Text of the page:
A culture of consensus held back the Australian Public Service from recognising, and acting, on the threat posed by the Chinese Communist Party (CCP), leading think tank experts argue.
Peter Jennings of the Australian Strategic Policy Institute said there was a “remarkable degree of conformity” within the debate in the public service, particularly around foreign affairs.
“There’s not a lot of warmth or welcome towards people who challenge that conformity. You could argue that perhaps that’s a product of the design of the federal capital, which means that foreign and defence policy is very much a public service business inside the Australian Capital Territory and that, unlike Washington or London, it’s not troubled by a broader exposure to a range of views,” he told the Senate Standing Committee on Foreign Affairs and Trade.
“I have found that it’s not so much a search for plurality and diversity of view as there’s a rather deadening hand of consensus on a lot of Australian policy thinking. Never was that more true than with regard to China,” he added.
Jennings said the culmination of events around CCP interference came as a “real shock” to Australians and took half a decade before the country could have a “more open conversation” on the issue.
The Senate Committee is holding an inquiry into research funding in foreign policy in Australia and is examining how the government can better engage with universities and think tanks.
Appearing before the Committee on July 7 were representatives from the Canberra-based Australian Strategic Policy Institute, Australian Institute of International Affairs, and the Sydney-based Lowy Institute.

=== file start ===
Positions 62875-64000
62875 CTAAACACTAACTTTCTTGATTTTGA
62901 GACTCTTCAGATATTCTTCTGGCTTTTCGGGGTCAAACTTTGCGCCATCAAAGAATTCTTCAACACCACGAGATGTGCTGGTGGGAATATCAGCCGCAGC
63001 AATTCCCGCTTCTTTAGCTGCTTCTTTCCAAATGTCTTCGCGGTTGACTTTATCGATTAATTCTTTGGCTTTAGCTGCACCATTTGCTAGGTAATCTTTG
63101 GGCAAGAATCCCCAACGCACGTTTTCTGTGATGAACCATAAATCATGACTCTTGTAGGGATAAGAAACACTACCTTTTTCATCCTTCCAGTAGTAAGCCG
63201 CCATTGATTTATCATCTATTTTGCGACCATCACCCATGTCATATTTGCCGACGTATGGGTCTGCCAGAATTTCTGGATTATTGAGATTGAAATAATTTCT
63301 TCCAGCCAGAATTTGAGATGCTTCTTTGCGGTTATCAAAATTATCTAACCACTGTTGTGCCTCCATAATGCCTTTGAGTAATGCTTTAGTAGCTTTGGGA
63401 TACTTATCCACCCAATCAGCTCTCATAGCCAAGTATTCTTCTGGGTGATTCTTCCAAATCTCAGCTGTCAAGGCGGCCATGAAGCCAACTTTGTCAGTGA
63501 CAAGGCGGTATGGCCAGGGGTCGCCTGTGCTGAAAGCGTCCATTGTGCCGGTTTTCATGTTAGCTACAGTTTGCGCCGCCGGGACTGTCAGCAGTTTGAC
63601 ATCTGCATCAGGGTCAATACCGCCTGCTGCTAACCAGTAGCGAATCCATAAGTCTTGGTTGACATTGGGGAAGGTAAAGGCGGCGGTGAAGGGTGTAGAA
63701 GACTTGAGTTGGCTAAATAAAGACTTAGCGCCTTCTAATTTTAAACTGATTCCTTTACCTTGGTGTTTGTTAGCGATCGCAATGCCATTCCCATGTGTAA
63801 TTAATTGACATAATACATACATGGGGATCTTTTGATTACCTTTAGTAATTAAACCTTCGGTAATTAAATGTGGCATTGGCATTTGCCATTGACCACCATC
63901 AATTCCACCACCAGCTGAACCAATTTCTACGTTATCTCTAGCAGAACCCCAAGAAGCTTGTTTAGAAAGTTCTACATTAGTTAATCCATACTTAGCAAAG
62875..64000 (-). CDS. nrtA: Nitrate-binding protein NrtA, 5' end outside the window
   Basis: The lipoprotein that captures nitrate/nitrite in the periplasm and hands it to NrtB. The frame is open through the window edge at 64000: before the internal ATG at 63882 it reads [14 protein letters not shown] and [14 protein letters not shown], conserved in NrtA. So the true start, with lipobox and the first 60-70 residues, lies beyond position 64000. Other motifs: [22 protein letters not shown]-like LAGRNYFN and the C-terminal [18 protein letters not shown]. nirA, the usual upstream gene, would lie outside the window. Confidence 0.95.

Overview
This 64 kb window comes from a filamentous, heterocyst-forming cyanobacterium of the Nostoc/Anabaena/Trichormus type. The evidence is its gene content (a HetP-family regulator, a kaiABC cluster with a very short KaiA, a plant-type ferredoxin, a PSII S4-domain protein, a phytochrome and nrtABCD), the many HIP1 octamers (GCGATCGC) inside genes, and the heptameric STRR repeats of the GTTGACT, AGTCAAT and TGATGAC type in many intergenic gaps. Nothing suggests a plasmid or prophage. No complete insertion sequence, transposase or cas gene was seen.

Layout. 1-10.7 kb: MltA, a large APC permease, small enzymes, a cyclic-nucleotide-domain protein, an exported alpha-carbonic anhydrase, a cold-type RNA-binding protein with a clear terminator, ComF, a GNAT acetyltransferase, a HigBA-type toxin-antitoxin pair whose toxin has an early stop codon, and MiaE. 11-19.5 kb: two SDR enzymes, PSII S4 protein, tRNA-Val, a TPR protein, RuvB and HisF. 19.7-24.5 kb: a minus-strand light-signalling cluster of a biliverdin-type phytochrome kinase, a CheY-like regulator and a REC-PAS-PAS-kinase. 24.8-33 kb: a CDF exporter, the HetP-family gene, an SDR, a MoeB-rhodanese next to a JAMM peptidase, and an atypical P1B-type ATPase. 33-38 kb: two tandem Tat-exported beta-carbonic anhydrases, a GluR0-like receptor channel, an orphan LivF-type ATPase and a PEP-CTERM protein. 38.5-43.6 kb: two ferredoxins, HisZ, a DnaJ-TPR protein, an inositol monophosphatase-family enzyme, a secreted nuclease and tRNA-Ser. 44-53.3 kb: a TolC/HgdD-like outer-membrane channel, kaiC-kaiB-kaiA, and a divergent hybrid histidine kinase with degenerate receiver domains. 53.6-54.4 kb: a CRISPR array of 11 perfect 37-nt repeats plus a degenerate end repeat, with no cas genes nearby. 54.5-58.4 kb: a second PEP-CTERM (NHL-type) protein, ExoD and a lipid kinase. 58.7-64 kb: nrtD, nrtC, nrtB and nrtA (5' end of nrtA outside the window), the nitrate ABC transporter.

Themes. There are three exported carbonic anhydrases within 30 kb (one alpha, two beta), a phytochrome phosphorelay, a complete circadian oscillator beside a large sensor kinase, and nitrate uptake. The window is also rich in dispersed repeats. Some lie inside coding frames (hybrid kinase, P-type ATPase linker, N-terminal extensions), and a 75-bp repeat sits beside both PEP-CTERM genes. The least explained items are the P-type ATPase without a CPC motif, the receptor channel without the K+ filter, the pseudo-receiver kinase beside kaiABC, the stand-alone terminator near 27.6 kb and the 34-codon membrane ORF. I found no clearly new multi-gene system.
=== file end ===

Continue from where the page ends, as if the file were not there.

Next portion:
One of the key themes to emerge was the need for more diverse expertise around strategic issues in the Indo-Pacific region outside of the government and public service.
Michael Fullilove, executive director at the Lowy Institute began by commending the public service saying Australia was “well served” by global standards and that resistance to outside advice had lessened.
However, he noted that the general public for years was actually ahead of the curve when it came to China.
“When the Lowy Institute was established, columnists in the newspapers made assumptions about what Australians think about foreign and defence policy. It was not necessarily backed on opinion poll data,” he told the Committee. “On China, for example, Australians have been ahead of much of the elite opinion.”
Bryce Wakefield of the Australian Institute of International Affairs agreed saying: “I think that public opinion has been out in front of the policy world on this. But I would add to that Australia, in general, has been out in front of the world on this.”
“People have sort of referred to Australia as the canary in the coalmine.”
Australian Chinese dissident groups have worked for almost two decades to raise public awareness around the threat posed by the CCP.
However, in 2015, a confluence of factors compelled the Australian government to shift its stance on Beijing and adopt a more assertive policy platform towards the communist regime.
Warnings from Australia’s spy agency to major political parties; the bribery scandal involving then-Senator Sam Dastyari; and numerous media reports exposing CCP foreign interference activities effectively galvanised the government into adopting a tougher stance on China and implementing laws to disrupt foreign interference activities.
Jennings called for a body within the Australian Public Service that could constantly challenge current policy settings and ask the “difficult questions.” He also said the government should encourage more competition of ideas and advice from external sources.